Recruitment, career development and redeployment

HR Manager

2: Healthy workplaces for all ages

Recruitment, career development and redeployment



Age management refers to the various dimensions by which human resources are managed within organisations with an explicit focus on ageing and, also, more generally, to the overall management of the workforce ageing via public policy or collective bargaining. (Source)

Essential principles of age management include:  

  • An emphasis on prevention rather than reactive problem solving;
  • A focus on the whole working life and all age groups, not just older workers; and
  • A holistic approach encompassing all dimensions that contributes to effective age management. 


practice in recruitment means ensuring that older workers have equal access to the available jobs and that potential applicants are not discriminated against either directly or indirectly. By including age diversity in their recruitment strategy, organisations can take full advantage of the opportunities to select individuals with specific talents, experience and perspectives from diverse age groups. A workforce with a balance of youth and maturity (as well as gender and ethnicity) is best able to respond to the rapidly changing business environment and increased competition. 

Age diversity in recruitment has the following benefits:

  • Access to a larger talent pool: With recruitment and selection based on objective and merit-based criteria, organisations can tap a wider pool of candidates.
  • Increased adaptability: In today’s global market, organisations with a diverse workforce will be better equipped to handle business challenges and changing economic conditions.
  • Knowledge sharing: Interaction between people of different generations, backgrounds and experience facilitate knowledge sharing, further innovation and motivation.
  • Better adaptability to a diversity of customers: particularly in relation to the needs of an ageing population.

Career development:

Good practice in career development means providing workers of all ages, including older workers, with career development opportunities (not only hierarchical). Career development is closely linked to professional development, training and skills development, and in the best case, training and skill development are integrated into career planning. More information about training and skill development can be found here.

Career development and planning are of particular importance for jobs involving heavy physical or mental workload where workers might not be able to continue until the retirement age. Central to the career development of any worker is that they carry out work tasks that utilise their experience and knowledge.

Examples of how organisations can promote career development for older workers are:

  • Development of specific policies and practices that promote career development of older workers. This could result in promotion, while in other cases it can result in a move to a different but appropriate job (redeployment). Both can be important to retaining older workers, and enhancing their motivation and performance.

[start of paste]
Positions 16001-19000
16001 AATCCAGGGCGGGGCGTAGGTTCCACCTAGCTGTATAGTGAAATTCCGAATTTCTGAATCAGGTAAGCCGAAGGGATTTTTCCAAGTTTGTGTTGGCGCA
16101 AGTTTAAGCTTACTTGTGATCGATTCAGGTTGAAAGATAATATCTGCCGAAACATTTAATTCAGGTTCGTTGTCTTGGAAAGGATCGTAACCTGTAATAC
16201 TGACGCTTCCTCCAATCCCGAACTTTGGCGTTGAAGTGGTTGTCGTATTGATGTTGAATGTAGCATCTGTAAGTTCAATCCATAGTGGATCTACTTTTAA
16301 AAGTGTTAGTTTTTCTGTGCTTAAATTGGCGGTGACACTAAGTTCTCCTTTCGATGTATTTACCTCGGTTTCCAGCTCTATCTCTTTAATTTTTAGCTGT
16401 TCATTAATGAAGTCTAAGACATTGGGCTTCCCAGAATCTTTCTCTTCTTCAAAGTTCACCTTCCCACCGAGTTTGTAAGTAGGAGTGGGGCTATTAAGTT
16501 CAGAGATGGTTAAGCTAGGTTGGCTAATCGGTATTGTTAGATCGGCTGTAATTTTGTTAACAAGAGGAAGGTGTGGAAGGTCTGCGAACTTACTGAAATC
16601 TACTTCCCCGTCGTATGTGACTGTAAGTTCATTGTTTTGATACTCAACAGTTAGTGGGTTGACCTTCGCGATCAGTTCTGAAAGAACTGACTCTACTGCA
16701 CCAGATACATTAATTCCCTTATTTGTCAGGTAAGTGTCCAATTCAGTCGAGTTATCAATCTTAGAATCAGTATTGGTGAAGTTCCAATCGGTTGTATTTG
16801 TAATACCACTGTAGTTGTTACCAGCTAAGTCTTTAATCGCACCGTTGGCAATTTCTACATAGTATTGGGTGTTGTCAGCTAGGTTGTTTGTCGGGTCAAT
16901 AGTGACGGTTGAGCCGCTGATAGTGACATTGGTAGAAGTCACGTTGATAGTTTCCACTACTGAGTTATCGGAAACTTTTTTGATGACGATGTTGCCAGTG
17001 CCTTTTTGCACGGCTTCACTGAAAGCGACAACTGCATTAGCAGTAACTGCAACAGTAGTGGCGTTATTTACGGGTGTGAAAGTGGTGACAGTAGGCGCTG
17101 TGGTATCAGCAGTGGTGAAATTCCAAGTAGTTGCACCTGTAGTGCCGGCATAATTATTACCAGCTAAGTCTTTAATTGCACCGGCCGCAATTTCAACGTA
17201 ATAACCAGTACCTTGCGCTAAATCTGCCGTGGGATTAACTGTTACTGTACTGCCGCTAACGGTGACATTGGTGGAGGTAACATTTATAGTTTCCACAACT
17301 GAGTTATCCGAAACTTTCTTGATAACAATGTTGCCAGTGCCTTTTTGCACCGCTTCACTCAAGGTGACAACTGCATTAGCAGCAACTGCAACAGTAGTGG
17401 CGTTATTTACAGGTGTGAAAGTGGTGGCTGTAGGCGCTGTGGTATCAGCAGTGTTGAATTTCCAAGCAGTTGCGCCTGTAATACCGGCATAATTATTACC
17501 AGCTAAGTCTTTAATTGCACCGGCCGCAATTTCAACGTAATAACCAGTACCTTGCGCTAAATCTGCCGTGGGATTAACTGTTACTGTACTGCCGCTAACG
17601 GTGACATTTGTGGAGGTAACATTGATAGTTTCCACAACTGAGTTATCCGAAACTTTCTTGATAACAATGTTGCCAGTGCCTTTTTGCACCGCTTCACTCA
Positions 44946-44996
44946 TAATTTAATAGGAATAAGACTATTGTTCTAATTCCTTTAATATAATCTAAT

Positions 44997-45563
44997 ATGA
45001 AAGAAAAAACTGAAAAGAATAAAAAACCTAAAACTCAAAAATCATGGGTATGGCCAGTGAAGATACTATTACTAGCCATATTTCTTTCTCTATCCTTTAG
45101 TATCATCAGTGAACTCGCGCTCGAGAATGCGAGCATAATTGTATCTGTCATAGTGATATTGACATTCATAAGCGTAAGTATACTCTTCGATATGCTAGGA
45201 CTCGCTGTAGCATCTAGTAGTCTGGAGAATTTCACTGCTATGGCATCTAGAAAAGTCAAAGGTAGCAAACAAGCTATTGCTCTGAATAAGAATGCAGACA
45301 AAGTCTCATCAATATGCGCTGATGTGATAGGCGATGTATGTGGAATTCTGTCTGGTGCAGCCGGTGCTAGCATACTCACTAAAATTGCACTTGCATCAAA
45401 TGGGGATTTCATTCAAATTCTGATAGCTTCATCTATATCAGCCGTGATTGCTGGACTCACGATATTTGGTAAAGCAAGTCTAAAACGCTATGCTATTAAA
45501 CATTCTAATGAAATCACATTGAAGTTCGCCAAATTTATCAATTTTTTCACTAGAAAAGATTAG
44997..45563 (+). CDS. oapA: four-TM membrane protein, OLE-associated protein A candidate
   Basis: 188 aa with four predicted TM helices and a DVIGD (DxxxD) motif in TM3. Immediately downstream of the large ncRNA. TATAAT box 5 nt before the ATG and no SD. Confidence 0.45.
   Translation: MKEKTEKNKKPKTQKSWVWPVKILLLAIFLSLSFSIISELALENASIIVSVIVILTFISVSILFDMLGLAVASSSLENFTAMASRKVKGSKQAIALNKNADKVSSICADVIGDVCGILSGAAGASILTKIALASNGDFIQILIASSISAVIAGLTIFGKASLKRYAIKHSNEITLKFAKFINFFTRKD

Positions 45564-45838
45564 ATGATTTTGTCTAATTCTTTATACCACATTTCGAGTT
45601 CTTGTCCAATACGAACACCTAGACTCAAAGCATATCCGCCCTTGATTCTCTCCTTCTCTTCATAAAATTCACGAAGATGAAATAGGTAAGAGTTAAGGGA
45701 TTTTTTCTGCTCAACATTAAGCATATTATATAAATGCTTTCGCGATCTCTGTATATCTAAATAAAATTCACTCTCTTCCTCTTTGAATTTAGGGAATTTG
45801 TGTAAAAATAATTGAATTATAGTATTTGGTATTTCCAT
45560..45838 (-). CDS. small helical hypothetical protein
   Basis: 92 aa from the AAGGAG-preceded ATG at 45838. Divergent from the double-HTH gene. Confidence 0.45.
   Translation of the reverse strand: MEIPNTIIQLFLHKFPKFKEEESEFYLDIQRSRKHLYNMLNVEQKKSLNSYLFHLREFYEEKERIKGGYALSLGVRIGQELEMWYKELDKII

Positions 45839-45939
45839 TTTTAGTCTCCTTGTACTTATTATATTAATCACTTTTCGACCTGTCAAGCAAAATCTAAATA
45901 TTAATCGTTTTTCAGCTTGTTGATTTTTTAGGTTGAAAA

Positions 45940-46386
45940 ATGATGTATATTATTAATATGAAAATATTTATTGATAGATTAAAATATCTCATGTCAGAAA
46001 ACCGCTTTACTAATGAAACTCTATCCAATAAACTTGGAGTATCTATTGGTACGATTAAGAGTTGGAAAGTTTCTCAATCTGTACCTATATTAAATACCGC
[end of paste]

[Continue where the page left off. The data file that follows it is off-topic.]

• Provide opportunities to discuss career paths and career goals, and help motivate older workers to make plans for career changes. Matching these with the relevant skills training can help to plug skills gaps, while also retaining valued employees.

Job rotation and redeployment

Job rotation is a job design technique which allows workers to move between two or more jobs in a planned manner at regular intervals. Job rotation, if well planned, is beneficial both for workers and the organisation.

Objectives and/or benefits of job rotation include:

  • Exposing workers to different experiences and a wider variety of skills to enhance job satisfaction and motivation, as well as productivity;
  • Developing different skills and competencies, to cross-train workers and enhance their

    Employability can be defined as ‘the quality of being employable’ or the ‘combination of factors permitting access to work, to maintain it and to progress in one’s career’.

  • Facilitating succession planning;
  • Reducing workloads and minimising the effects of stressful, monotonous or repetitive work tasks; and
  • Reducing physical stress, strain, and fatigue to of a particular set of muscles and tendons, and consequently MSD incidents and severity.

Job rotation alone does not eliminate the risk factors present in the workplace; it only distributes the exposure to hazards more evenly across a larger group of people. It is important to remember that hazards and risks identified through a

Risk assessment is a step in the OSH risk management process that allows identifying potential risks and hazards that workers may be exposed to and deciding on protective and preventive measures that are necessary to be implemented. It is a dynamic process that allows organisations to put in place a proactive policy for managing occupational risks. (Source)

should be eliminated or minimised in the first place.

The following elements should be considered when developing a job rotation and redeployment programme:

  • Linking job rotation and redeployment with safety and health management;
  • Integrating job rotation in training and career development;
  • Involving workers in the planning and development of job rotation programmes; and
  • Providing training when necessary.